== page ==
If you have any questions we haven’t covered, please give us a shout at email@example.com. See you at the festival!
It's going to be a Celebration!
20 years. That’s how long the George Lindsey UNA Film Festival has been bringing independent film from across the globe to the Shoals, Alabama. It all began when some UNA folks and George Lindsey had a shared idea. According to a tribute read by Congressman Bud Cramer in the Alabama House of Representatives, April 26, 2001, “Along with Bobbie Hurt, Bill Jarnigan, Robert Potts, and Lisa Darnell of UNA, Lindsey had a vision for a festival that would provide aspiring artists, especially those from the state of Alabama, the opportunity to showcase their art while learning from professionals how to strengthen their work.” Over the years, those aspiring artists have come not just from Alabama, but from as far away as Poland and the UK. And those professionals have included and Oscar winning actor Ernest Borgnine, renowned film critic and Florence native Jonathan Rosenbaum, makeup-effects artist Robert Hall, music supervisors David and Juliette Jordan, and Thomas Golubic, screenwriter and producer Bob Gale, and many, many more from the film industry who have traveled to Florence, Alabama to share their craft with student and professional independent filmmakers. They have come happily each year because they, like those folks who conceived this festival, believed in nurturing the art that is film.
For this year’s 20th Anniversary, we’ll be doing a lot of reminiscing with old friends, many who will be on hand at the Awards Show to share some of their fondest memories of the festival and George Lindsey. But what is going on at the festival before our closing night festivities may be the biggest nod to George and Bobbie and Bill and Robert and Lisa and their vision for this festival. First, we will be screening EVERY film submission made in Alabama, even those that did not place as finalists in this year’s very stiff festival competition. We have also managed to get RECORD number of filmmakers to commit to coming to Florence to represent their films. 15 of the 21 finalists will be at the festival, including youth filmmakers from Australia and the UK, student filmmakers from Germany and Canada, and the rest from across the United States. And MOST of the 36 Alabama films will have their filmmakers in the audience to represent their work. All in all, we are expecting over 40 filmmakers to be in attendance for this 20th birthday of the Lindsey Festival.
As always, the Lindsey Festival is free and open to the public. Go on over to the schedule page and make your plans to help us celebrate. We look forward to seeing you there!
una's got talent
There is a ton of young talent at the festival this year, and Paige McCay and Bri Palmer are no exception. McCay is the director and Palmer is the writer of “Stay”, a student narrative. Both women are students at UNA. The film is set in Florence, and is about a young woman who wants to leave her hometown. She struggles to explain this desire to her boyfriend, who has no desire to leave.
“Stay” made me consider my own relationship with the town I grew up in. I did not want to ‘stay’ in my hometown, and I do not care to go back. So I found the film incredibly relatable, and I think everyone can relate to the love/hate relationship the main character has with her town.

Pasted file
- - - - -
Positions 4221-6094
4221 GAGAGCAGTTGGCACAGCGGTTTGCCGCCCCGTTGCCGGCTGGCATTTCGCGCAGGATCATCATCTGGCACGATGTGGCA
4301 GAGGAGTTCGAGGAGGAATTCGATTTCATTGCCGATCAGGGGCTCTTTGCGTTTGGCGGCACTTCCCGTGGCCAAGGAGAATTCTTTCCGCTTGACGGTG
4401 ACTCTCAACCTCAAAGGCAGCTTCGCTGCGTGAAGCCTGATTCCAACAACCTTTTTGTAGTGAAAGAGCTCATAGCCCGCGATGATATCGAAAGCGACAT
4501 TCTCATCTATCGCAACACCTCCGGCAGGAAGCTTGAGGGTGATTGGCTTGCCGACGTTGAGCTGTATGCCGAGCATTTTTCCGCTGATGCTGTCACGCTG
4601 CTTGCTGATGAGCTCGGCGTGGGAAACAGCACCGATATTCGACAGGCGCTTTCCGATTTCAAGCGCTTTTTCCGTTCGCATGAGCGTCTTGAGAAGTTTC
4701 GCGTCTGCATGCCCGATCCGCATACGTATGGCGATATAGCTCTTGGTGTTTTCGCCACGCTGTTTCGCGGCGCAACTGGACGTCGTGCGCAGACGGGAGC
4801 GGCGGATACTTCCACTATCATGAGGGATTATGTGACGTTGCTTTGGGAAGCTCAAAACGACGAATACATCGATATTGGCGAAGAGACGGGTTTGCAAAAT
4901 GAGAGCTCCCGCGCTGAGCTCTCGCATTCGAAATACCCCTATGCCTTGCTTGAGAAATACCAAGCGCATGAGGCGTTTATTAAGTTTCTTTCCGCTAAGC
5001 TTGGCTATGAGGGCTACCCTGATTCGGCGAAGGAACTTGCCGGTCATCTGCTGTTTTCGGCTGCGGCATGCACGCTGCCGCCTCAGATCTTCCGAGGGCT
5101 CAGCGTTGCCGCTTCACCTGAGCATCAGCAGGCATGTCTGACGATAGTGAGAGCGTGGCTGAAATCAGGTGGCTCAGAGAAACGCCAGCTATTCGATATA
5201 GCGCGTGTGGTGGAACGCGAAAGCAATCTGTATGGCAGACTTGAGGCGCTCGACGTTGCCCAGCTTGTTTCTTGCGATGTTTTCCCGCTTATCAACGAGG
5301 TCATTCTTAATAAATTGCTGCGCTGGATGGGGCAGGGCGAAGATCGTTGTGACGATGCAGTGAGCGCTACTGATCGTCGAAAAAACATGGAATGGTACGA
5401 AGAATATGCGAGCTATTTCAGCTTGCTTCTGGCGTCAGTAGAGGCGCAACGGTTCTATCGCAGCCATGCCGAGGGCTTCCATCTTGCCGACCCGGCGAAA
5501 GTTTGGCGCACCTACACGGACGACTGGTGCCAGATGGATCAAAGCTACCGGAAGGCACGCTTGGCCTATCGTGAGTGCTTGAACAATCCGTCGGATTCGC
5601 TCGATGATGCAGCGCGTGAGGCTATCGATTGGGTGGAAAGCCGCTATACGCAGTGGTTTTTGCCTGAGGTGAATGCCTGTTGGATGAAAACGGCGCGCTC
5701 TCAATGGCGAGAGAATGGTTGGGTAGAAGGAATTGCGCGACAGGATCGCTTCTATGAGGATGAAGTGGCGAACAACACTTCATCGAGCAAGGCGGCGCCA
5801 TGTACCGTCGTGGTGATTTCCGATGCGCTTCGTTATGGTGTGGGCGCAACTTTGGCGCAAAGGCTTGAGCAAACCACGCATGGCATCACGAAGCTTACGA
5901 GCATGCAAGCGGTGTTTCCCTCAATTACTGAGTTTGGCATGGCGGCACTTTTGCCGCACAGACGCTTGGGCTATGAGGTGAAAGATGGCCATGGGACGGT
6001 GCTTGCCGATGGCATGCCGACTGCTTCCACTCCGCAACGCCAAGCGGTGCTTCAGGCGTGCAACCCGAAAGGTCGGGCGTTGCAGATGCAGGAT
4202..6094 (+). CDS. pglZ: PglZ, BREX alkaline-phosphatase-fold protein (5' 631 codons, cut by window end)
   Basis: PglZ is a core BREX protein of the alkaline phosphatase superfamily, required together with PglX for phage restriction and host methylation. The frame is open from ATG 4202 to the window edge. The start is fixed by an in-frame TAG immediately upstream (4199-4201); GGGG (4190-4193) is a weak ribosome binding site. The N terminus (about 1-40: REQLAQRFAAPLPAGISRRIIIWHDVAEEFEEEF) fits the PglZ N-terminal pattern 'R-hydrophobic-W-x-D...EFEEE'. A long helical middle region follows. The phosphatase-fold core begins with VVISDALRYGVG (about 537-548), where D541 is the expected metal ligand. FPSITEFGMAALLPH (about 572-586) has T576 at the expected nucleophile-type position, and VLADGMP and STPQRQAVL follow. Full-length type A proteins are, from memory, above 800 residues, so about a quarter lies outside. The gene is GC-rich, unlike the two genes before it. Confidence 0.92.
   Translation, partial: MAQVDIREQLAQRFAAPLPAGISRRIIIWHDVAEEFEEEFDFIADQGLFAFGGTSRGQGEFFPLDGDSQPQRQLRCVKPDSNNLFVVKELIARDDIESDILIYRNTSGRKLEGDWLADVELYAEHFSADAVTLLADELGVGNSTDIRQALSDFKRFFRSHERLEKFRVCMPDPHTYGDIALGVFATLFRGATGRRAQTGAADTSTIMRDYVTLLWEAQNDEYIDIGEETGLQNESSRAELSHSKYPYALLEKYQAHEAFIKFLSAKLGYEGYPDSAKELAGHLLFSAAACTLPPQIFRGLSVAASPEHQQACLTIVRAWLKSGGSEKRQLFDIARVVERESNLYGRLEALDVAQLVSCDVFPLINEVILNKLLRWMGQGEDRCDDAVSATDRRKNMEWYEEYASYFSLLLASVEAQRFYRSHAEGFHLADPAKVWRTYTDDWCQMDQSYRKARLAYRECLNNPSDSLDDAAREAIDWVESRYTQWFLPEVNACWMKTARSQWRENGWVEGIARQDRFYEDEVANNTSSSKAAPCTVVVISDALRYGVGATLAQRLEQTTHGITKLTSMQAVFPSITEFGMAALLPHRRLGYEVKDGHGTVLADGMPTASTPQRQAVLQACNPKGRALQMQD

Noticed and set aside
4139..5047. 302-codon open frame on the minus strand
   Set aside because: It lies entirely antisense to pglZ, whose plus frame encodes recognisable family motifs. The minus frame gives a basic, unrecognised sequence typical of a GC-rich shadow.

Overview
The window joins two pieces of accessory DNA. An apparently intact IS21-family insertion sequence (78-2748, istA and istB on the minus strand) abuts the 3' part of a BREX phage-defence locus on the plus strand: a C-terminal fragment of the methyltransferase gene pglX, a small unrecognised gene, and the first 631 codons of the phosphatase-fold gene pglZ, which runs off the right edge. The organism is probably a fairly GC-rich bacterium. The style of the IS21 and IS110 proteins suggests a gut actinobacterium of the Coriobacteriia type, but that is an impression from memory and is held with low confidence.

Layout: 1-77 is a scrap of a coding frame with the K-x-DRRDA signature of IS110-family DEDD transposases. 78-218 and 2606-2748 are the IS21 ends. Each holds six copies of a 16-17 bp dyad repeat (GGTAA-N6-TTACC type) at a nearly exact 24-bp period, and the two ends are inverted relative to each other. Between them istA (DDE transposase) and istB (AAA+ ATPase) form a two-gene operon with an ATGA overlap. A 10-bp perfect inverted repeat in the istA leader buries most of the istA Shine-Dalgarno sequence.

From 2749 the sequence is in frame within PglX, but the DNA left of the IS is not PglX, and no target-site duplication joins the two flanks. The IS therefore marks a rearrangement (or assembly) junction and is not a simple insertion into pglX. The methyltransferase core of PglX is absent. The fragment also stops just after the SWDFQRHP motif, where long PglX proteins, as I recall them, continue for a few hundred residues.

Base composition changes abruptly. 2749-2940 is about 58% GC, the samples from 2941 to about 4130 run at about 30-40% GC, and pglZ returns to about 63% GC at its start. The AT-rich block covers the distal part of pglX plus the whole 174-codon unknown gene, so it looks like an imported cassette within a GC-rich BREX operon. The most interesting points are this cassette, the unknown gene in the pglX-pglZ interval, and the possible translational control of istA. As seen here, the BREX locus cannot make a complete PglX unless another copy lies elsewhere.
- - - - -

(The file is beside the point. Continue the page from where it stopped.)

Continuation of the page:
I saw the film screen at the Mane Room on Friday, and after the screening the audience had time to ask McCay and Palmer questions. During the Q&A, they said they were both from small towns, coming to Florence was there escape from them.
Whether you love or hate your hometown, “Stay” is a wonderful escape from it.
Last night after the Kick-Off Party we screened “No. 2: Story of the Pencil” by director William Allen. It was a delightful account of the history of the No. 2 pencil, and I enjoyed every minute of it. The film questions the future of the pencil, and it made me think about all the ways in which I use this old writing utensil. I bubbled in my answers to the ACT with a pencil, my score got me into UNA. In a sense, the pencil got me into college. I used to play classical piano, when I was learning a new piece I would scribble all over it in pencil. The pencil helped me translate the great works of Beethoven and Bach. When I need to write something down in a hurry, if I have the choice between a pen or a pencil, I choose the latter. It is trusty and reliable; I don’t have to risk it running out of ink.
I spoke with the filmmaker before the screening at the Kick-Off Party. He told me, through this film, he discovered a whole underground community of pencil lovers. The film featured several of these pencil fans including the owner, Caroline Weaver, of the world’s only pencil store, C.W. Pencil Enterprise. After the screening, I went home and looked her store up online. I was pretty jazzed on “No. 2: Story of the Pencil” (and okay, maybe a little sleep deprived) I bought 20 bucks worth of pencils on her online store.
If a film can make a college kid part with 20 dollars, it must have a powerful story to tell.
As we’ve said before, filmmakers from all over the world will be attending the festival and Marnix Ruben is one such guest. Ruben is a filmmaker from the Netherlands. His film “Across” follows the story of Freek de Jonge, a young poet struggling with convention and morals while being seduced into adulthood. “Across” will be screened Saturday, March 5th at 1pm in UNA Communications Building 124. We are excited Ruben will be visiting and sharing his compelling film with us. Spend this Saturday afternoon experiencing a film from the other side of the world! In the meantime, Marnix stop during his travels to Florence to share a few things about work with us.
Are you excited to be traveling to the States to show “Across” at the George Lindsey Film Festival? If so, why?
I have just arrived at my gate at Amsterdam airport; it's 6.30 am over here so it was an early call. I'm very excited, first of all I've never left Europe before. Second I've never traveled like this all alone before. But most of all, I'm very excited my film will be shown at the other side of the world! 'Across' the ocean. It's great to see it doesn't only connect locally!